However, the throttle position output voltage characteristic may be different, for example, due to a mounting error of the throttle position sensor, a change in the length of the throttle cable due to a change in temperature or the like or a change in resistance due to aging. When a voltage V0 ' which is greater than the previously stored voltage data point V0 for 0% throttle open position is detected, it is conventional practice to store V0 ' as a new voltage data point for the 0% throttle open position in the memory device and to then calculate a throttle position θα' in accordance with the above formula (1) wherein V0 ' is substituted for V0.

As described above, it is conventional practice that when the throttle position output voltage characteristic has changed to update a preset reference value to the resulting changed value itself. If an incorrect value such as produced by noise is input, this incorrect value is stored, causing the computation of incorrect throttle positions.

SUMMARY OF THE INVENTION

An object of the present invention is to eliminate the above-described problems and hence to provide a system and method for automated correction of preset characteristics of a throttle position sensor, which system and method permit correction of a throttle position indication without substantially affecting shift control or the like even when a value other than a correct value is input due to a disturbance such as noise.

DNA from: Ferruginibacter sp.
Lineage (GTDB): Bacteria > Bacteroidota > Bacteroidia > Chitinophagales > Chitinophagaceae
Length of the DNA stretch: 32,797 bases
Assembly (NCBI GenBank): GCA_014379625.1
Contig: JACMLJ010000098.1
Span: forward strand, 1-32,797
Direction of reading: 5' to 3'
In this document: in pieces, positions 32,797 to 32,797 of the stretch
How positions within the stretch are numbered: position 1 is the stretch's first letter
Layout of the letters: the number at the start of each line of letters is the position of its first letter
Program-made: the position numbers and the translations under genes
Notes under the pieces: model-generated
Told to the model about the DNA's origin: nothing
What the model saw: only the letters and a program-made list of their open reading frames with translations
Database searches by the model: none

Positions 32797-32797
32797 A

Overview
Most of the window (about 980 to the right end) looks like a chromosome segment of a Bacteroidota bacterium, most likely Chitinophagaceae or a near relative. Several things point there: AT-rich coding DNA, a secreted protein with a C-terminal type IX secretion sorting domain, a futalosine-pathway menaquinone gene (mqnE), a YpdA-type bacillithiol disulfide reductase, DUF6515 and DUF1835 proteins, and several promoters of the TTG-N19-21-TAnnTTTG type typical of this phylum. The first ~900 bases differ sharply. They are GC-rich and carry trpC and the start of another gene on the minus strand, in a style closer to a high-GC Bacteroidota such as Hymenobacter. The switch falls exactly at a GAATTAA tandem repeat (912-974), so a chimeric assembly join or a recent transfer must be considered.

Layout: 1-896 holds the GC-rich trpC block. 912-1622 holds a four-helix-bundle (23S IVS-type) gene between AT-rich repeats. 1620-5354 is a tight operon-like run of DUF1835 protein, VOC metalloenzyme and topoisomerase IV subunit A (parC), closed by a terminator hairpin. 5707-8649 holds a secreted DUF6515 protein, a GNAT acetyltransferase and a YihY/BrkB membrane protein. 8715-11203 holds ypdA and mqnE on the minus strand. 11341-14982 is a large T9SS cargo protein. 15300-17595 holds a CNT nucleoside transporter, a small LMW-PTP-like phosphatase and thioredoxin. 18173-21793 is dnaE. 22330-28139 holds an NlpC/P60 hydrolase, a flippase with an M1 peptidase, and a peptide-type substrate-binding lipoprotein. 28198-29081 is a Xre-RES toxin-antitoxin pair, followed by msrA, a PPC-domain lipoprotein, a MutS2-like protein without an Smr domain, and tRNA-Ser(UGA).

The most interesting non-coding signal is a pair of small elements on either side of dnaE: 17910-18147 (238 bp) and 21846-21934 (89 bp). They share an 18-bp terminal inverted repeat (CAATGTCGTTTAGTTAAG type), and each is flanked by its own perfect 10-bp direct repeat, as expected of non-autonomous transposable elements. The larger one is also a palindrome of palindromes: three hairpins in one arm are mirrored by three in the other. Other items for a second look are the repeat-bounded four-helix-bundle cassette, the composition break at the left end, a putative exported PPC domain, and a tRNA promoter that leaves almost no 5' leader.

In one aspect of the present invention, there is thus provided a system for automated correction of preset characteristics of a throttle position sensor, the system being suited for use with an automatic transmission having shifting solenoids controlled by an electronic controller in accordance with a vehicle speed signal and a throttle position signal, comprising: a throttle position sensor for producing a throttle position voltage corresponding to a throttle position; a memory containing 0% and 100% throttle position set points stored therein; a comparator for comparing the throttle position voltage detected by said throttle position sensor with both the 0% and 100% throttle position set points stored in the memory; and correction means for expanding the range between the 0% and 100% throttle position set points stored in the memory when the comparator means indicates that the throttle position voltage is greater or smaller than both the 0% and 100% throttle position set points by adding or subtracting a small value to or from the corresponding 0% or 100% throttle position set point to produce a corresponding corrected 0% or 100% throttle position set point wherein the small value is substantially less than the difference between the throttle position voltage and the corresponding 0% or 100% throttle position set point, and then storing the corrected 0% or 100% throttle position set point in said memory; and whereby a throttle position signal is determined based on the new stored 0% and 100% throttle position set points.